Poll workers in Fulton city go from counting votes to courting them

Dana Wicher with the ballot box used in Chattahoochee Hills’ elections. Wicher is the city clerk and is in charge of elections in the tiny Fulton city, which formed in 2007 and uses paper ballots. Bob Andres / robert.andres@ajc.com
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Dana Wicher with the ballot box used in Chattahoochee Hills’ elections. Wicher is the city clerk and is in charge of elections in the tiny Fulton city, which formed in 2007 and uses paper ballots. Bob Andres / robert.andres@ajc.com

When qualifying was over for three city council races in Chattahoochee Hills, clerk Dana Wicher knew that she’d need some new volunteers for Election Day.

Six poll workers helped count ballots and direct residents to voting booths for the last city election in 2017. But four were no longer eligible for the task: three decided to run for office and one is the daughter of a candidate.

“I just thought, well, I might have to find some replacements,” said Wicher, the elections superintendent in the south Fulton County city of about 3,000 people.

Chattahoochee Hills voters still cast their ballots on paper, and poll workers help tally the votes as they are opened on Election Day. Early voting is already underway.

Anita McGinnis, one of the city council candidates in the Nov. 5 race, felt guilty about running because the decision meant both she and her daughter, Kerri Adkins, would be ineligible to count ballots.

“I felt bad,” McGinnis said. “It’s hard to get people to do it. It’s a very long day.”

Last time, the candidate-poll workers said, the job went from about 6:30 Tuesday morning until after 1 a.m. Wednesday. Wicher says she has found replacement volunteers.

This year, council candidate and former poll worker Renee Prince said, it will be a long day because she will be on the other side of the process.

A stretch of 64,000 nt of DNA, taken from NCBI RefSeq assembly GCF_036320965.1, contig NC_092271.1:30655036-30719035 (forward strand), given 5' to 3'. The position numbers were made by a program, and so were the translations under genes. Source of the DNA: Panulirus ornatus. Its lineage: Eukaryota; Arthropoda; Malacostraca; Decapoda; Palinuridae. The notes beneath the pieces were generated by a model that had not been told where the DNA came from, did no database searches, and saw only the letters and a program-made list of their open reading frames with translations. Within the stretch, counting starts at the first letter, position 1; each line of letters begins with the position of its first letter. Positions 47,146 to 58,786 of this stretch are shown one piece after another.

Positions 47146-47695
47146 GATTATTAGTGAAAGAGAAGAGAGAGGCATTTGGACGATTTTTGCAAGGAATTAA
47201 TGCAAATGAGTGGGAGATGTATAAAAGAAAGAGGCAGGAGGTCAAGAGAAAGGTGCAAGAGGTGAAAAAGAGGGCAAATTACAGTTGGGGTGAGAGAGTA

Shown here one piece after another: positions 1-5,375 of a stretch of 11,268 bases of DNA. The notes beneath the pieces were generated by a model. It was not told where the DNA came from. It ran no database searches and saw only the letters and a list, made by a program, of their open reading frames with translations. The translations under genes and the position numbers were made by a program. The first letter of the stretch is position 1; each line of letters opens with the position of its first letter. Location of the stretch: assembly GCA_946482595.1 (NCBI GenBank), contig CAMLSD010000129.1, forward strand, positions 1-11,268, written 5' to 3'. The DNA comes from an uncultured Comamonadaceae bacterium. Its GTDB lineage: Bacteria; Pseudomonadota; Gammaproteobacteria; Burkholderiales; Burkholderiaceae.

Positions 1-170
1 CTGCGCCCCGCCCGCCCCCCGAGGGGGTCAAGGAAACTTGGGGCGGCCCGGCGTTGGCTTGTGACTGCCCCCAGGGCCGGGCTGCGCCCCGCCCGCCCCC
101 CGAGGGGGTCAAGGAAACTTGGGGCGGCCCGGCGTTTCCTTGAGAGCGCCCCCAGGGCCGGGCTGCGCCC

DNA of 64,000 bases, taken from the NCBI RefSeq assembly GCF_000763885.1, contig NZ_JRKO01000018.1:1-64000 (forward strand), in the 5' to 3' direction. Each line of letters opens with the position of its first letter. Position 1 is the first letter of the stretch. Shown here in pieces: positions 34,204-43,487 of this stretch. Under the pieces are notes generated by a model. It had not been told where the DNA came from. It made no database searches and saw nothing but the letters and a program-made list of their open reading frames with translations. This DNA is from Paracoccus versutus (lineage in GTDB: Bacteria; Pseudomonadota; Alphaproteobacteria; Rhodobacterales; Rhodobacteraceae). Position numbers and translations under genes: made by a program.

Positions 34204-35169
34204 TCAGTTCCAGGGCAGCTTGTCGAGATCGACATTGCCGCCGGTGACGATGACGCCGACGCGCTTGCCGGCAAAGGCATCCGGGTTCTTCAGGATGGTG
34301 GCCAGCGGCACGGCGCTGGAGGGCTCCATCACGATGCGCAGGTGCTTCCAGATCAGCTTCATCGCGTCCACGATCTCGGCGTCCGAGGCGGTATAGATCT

“All you can do is start at 7 o’clock and just wait,” she said. “I’m scared. I’m humbled. I’m proud of myself for taking the leap of faith.”

Still, Price said she thinks the fact that three former poll workers are running for office says a lot about the city. All the candidates want to be part of change in the community, she said.

Ruby Foster said she chose to be a poll worker in 2015 and 2017, after losing her first bid for council in 2007 when the city was formed. She lost that race by six votes — 18-12.

“I wanted to see how the system worked,” she said.

Foster said she was surprised that half the cadre of poll workers from 2017 had decided to seek office themselves. She hoped all three would be able to serve on council.

“We have a relationship from working the polls,” Foster said. “I’ve been there with them before.”

McGinnis is facing off against Laurie Searle for the council District 3 seat, while Prince is one of four candidates seeking office in District 5. The others are Troy Bettis, Sarah Davis and Ross Williams. Foster is taking on an incumbent, Rick Stephens, for the District 1 seat.

All three former poll workers said they were running for office because the experience of serving as poll workers, going to city council meetings or being involved in their churches made them feel like there was more they could contribute to Chattahoochee Hills.

McGinnis said she knows what she and the other candidates will look like to the new crop of poll workers, counting the ballots across the council chambers where they hope to work.

“You see the faces when you’re counting the votes,” she said. “You see the excitement, you see the disappointment. You see the hurt in the loss, you see the celebration in the win.”

Even if she isn’t the victor, McGinnis said, she’s still excited for the process.

“Hopefully, I will have fingernails left when it’s done,” she said.

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